of the campus College Republicans last night,
members of the group said their overall sentiment
could now be summed up in one word - unity.
"There is no division," Kirk said. "It's about this
group needing a leader."
Kirk was impeached last Wednesday by the
organization's executive board after vice president
Elias Xenos asked Kirk to resign. The general
membership does not vote on impeachments.
Xenos now said he will work with Kirk for the
rest of the term, which ends at the conclusion of
the winter semester.
"Nick and I definitely have our differences,"
Xenos said. "But we're both committed to the con-
servative movement on
Kirk was the only mem-
ber nominated for president
last night, so a vote was not
needed to determine the
"I have the overwhelm-
ing support of the mem-
bers," Kirk said.
The tone at last night's
meeting was a far cry from Kirk
the meeting one week ago,
when accusations of forgery and vote rigging
filled the room.
"I think it's foolish for us to continue fighting,"
Xenos said. "I will stick by Nick."
Members of the group said they are pleased that
this internal issue has been laid to rest.
"Last week was a pretty dark cloud," said LSA
first-year student David Taub. "Tonight we cor-
rected a mistake."
As his first duty as president. Kirk proposed an
amendment to the group's constitution that would
alter the impeachment procedure. Currently, the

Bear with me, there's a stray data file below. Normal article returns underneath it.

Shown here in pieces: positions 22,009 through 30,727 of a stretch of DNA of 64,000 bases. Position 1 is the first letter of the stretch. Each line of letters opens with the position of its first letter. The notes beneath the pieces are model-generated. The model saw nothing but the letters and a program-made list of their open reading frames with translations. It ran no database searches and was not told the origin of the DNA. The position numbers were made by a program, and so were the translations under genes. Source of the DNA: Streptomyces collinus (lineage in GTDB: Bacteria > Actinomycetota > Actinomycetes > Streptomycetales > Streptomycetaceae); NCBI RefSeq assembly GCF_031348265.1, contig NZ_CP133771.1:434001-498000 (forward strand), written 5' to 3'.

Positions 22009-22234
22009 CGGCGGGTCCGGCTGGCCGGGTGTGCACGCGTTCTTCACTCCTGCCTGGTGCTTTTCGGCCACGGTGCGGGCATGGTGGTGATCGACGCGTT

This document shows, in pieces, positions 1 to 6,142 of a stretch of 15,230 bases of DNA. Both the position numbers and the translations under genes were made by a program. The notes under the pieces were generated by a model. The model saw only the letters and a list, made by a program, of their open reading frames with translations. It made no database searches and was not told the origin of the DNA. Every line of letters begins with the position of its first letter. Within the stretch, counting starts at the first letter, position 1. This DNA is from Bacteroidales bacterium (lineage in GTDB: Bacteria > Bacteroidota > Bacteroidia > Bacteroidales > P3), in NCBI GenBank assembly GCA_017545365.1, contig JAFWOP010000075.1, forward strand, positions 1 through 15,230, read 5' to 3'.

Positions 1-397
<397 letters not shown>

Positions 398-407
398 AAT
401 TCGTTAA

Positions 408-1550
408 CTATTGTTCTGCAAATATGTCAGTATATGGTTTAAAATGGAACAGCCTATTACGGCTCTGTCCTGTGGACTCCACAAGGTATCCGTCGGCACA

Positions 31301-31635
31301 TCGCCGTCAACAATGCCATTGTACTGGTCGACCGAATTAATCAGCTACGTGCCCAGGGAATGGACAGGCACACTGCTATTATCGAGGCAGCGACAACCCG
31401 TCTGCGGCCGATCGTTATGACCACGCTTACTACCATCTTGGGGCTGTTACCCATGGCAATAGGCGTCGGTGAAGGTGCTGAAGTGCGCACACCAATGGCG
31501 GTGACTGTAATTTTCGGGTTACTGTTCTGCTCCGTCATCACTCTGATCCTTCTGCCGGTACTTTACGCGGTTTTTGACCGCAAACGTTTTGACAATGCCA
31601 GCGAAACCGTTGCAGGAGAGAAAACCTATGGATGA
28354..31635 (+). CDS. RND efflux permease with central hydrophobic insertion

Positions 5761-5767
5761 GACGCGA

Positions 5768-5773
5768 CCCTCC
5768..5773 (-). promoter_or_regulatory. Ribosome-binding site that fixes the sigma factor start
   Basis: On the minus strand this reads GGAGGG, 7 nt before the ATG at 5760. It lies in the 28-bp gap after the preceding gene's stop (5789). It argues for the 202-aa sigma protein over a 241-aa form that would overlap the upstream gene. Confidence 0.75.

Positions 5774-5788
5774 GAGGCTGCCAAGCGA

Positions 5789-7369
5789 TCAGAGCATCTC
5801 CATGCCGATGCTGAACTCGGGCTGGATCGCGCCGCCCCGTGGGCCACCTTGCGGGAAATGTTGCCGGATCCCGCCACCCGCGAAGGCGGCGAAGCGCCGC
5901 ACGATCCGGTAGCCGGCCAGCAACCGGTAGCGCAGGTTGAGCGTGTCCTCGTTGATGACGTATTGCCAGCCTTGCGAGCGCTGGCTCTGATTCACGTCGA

votes of three officers are needed to impeach
another officer. Kirk's proposal would require a
vote of two-thirds of the general membership to
impeach the president.
"I'm trying to put power back into the general
membership," Kirk said.
Elections for next year's officers will be held
March 19. LSA sophomore Mark Potts, who is
currently running for president unopposed, said he
is optimistic about the coming year.
"We are a cohesive group." Potts said. "I was
pleased an-d I'm really optimistic."
For the rest of the semester Kirk is working on
continuing to bring speakers to the group.
In the spirit of victory, Kirk returned to fighting
for the conservative cause and concentrating on what
his re-election means to other groups on campus.
"My re-election tonight will tell the Democrats
where we stand," Kirk said.
The executive board impeached Kirk last -week
because they said he allegedly forged a press iden-
tification from the Michigan Review.
By Sarah Volaric
For the Daily
The University may be famous for
its athletic prowess, but its mock trial
team hopes to bring home a national
title as well.
"The University's mock trial team
sent two teams to the regional competi-
tion in Toledo last weekend and came
home with third and fourth place," said
LSA junior Alexis Grigoras, one of the
team's co-captains. Grigoras said 16
teams competed for four slots at the
At the regional competition, LSA
junior Seth Merl received the
Outstanding Witness Award and LSA
sophomore James Liggins received the
Outstanding Attorney Award.
"It was a great experience qualifying
for nationals after being on the team for
only one year," Merl said. "All of the
hard work this term was well worth it
when we placed so high. The icing on
the cake was when the tournament per-
sonally recognized us for making a
The University's mock trial team
split into two 9-person units for the